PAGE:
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How To Secure Windows Remote Desktop
In September 2018 the FBI issued a public service announcement regarding risks and hacking attempts again the RDP protocol. See the announcement here which includes some suggestions (with additional considerations below) https://www.ic3.gov/media/2018/180927.aspx
Considerations For Securing your Windows Server / RDP Terminal Server
Here is a list of various actions to consider to help secure your remote server environment:
- Utilize strong, complex usernames/passwords for all accounts (very important)
- Keep your server firewall enabled and configured correctly
- Keep your server updated with the latest security patches for Windows Server OS and other programs
- Install Anti-virus (note: Windows 2016 comes with Defender built-in)
- Whitelist IPs within the Windows Firewall – Allow RDP connections from only specific IPs
- Change RDP listening port from default port 3389
- Disable the built-in Administrator account (or disable RDP access from Administrator account)
- Use Multi-factor / Two-factor Authentication (using software like Duo Software, www.duo.com)
- Use VPN – Allow RDP connections from VPN clients only
- Install RDP Intrusion Prevention Software to block IPs with repeated failed login attempts
- Limit users who can login via RDP (i.e. by default all Administrator group members have access)
- Enable Account Lockout policies to create delay or lock-out accounts with recurring failed logins
- Don’t provide local administration rights to regular users
- Setup Remote Desktop Gateway role to tunnel RDP traffic through https port 443 instead of port 3389
- Enable Network Level Authentication for RDP (so credentials are authorized before session established)
- If using Dedicated Hardware server hosting, utilize a hardware VPN/firewall device like a Sonicwall, etc.
- Design and Implement backup plan
- Disable user accounts no longer being used
- Use software security products that combine some or all of the following: VPN, Firewall, AV/anti-malware, Intrusion Protection (IPS), Intrusion Detection (IDS), etc.
- Enable policies to automatically logoff disconnected sessions or idle sessions after a time period
- Adjust RD Session Host Security settings to require SSL communication, High Encryption, etc.
After applying any of the actions above, make sure to test whether they are working properly. You can open multiple RDP sessions using different user names initiated from one PC which can be useful for testing.
The information provided in this document/post is intended to provide general information only and is not a complete listing of available considerations. The content is provided AS IS without any express or implied warranties of any kind with respect to the accuracy, correctness, reliability, or fitness for a particular purpose. You should be discussing all security policies and related procedures, configurations, monitoring and other server management functions with your IT staff or consultants. Riptide Hosting does not provide managed services and is not a substitute for you maintaining your own IT staff/consultants.
RD Session Host Security settings in Windows Server 2016 (SSL, High encryption, etc.)
Gpedit.msc, computer configuration, administrative templates, windows components, remote desktop services, remote desktop session host, security, see various options.
- “Require use of specific security layer for remote (RDP) connections” – Changing Security Layer to SSL is the recommendation listed in Windows 2016,
- “Client Connection Encryption Level to High” – enabled/Yes
- “Require Secure RPC communication” – enabled/Yes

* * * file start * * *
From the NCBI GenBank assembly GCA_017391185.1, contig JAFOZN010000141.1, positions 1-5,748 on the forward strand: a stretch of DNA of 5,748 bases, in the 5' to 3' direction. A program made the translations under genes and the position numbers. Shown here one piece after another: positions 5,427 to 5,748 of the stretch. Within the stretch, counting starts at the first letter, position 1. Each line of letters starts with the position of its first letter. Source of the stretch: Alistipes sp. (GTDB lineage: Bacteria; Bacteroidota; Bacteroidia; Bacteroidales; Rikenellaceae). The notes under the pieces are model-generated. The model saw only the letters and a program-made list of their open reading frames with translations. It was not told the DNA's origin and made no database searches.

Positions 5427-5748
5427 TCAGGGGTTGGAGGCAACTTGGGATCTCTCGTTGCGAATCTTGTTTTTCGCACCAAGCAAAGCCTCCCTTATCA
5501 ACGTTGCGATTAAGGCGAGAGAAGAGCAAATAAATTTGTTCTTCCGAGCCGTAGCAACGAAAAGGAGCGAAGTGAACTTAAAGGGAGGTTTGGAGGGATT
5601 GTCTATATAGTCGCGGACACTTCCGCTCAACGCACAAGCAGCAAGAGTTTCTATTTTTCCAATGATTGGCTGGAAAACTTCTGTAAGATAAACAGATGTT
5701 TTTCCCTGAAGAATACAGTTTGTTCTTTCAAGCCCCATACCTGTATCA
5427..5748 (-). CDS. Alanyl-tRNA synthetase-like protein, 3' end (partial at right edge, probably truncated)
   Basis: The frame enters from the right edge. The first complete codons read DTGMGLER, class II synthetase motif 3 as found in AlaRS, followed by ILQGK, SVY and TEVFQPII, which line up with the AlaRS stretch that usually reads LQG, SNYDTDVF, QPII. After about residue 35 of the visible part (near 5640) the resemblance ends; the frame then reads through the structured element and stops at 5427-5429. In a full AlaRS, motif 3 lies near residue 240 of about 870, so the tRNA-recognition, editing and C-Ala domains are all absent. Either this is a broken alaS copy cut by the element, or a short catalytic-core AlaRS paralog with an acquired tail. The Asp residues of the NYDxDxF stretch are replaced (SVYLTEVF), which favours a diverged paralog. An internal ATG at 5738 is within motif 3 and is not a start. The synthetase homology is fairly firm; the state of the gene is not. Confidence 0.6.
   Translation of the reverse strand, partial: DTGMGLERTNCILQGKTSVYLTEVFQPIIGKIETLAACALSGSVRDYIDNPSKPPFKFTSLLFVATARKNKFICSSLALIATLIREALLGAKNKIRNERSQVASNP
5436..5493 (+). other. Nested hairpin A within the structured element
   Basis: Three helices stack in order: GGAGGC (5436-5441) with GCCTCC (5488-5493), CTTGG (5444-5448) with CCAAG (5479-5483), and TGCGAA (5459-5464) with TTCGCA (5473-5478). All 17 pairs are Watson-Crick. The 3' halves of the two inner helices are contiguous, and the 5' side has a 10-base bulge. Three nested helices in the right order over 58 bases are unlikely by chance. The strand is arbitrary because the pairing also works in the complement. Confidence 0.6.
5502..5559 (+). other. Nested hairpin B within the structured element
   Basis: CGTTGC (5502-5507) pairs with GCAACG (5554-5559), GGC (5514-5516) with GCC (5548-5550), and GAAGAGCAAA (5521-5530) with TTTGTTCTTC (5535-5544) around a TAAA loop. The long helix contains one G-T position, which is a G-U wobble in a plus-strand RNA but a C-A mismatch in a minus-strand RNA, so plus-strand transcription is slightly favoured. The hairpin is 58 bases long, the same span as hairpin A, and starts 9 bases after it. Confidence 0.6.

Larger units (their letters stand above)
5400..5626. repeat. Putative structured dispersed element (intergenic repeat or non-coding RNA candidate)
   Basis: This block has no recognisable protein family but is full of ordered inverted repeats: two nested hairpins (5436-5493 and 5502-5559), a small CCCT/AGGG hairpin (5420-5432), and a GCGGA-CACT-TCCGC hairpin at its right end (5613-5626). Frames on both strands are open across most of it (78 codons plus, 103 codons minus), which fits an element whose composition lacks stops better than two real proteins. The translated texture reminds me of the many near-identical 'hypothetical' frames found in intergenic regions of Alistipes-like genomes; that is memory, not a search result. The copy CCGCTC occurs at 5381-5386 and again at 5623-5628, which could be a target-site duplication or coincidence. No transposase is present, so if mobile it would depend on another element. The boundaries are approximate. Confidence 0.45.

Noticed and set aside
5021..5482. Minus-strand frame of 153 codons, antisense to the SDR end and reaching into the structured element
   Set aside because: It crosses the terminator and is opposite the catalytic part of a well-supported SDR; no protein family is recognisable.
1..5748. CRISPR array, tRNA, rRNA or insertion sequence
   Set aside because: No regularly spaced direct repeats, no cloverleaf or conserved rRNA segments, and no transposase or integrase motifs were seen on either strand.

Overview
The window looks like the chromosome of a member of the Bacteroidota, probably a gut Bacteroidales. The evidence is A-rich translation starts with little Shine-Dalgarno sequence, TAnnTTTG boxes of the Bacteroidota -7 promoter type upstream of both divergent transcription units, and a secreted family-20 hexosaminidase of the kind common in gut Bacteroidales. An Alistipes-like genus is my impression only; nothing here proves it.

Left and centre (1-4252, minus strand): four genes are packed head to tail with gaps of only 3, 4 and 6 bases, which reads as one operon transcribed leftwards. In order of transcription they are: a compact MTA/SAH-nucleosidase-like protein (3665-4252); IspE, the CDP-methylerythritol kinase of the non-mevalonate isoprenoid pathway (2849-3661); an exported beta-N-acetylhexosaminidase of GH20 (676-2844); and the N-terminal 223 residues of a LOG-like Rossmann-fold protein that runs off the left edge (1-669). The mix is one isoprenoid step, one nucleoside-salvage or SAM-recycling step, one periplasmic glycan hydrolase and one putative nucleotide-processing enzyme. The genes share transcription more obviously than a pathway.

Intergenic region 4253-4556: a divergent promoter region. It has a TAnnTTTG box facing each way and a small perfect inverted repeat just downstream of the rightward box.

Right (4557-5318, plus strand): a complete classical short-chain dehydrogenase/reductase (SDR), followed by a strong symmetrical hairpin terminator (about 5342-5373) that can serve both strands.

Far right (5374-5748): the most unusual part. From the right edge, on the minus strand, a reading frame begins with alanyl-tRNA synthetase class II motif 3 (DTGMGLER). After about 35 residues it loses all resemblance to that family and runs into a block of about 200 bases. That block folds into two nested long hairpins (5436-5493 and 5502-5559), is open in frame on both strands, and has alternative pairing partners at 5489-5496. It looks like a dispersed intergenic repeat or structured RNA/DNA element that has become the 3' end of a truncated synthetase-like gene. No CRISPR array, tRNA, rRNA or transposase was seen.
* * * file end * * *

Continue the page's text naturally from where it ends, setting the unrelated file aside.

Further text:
- “Require user authentication for remote connections by using NLA” – enabled/Yes
Enable Group Policies to automatically logoff disconnected sessions or idle sessions after X minutes/hours
Not only does this reduce server resources (ram/cpu) that are used up by disconnected sessions and affecting the overall performance of the remote desktop server, automatically logging off disconnected and idle sessions may help lessen risk if vulnerabilities in Windows are found that allow a user on one active session to access another active session. See this post on how to enable policies to automatically logoff disconnected and idle sessions (highly recommended to do, and something we do by default now on new servers):
RD Gateway Role in RDS
Using the Remote Desktop Gateway Role (RDGW) provides additional security by forcing RDP traffic over https/port 443 (requires SSL certificate) instead of port 3389.
General steps to install the RDGW role on Windows Server 2016: (we have a more detailed post on this too)
- Install RDGW role which will also install IIS
- In RD Gateway Manager, create CAP and RAP policies for who can login to the gateway and what resources they can access.
- For initial testing/deployment, you can create a self-signed certification and change the certificate name to IP address in the name field. Using a self-signed certificate will require you to install the certificate on each client device. Using a SSL cert issued by a certificate authority is preferred and can only be issued in the domain name, not IP address).
- Confirm that all items in the RD Gateway Manager have green checkmarks.
- From the RD Connection Client on your local PC, go to more options, advanced tab, enter gateway settings before connecting.
- Turn off port 3389 to the outside on the Windows Firewall on the server to force traffic to use port 443.
Lockout Policies (based on username attempts, not IP addresses):
To lock out an account for a period of time after a number of incorrect login attempts (to create delay with recurring failed logins), you can set up Account Lockout Policies in Windows. It does NOT apply to the Administrator account (so you may want to disable the Administrator account and create a different account with administrator rights – see previous suggestion). Lockout policies can be useful to prevent brute-force password guessing attacks but can cause your accounts to be locked out without you being able to access the server (so plan accordingly).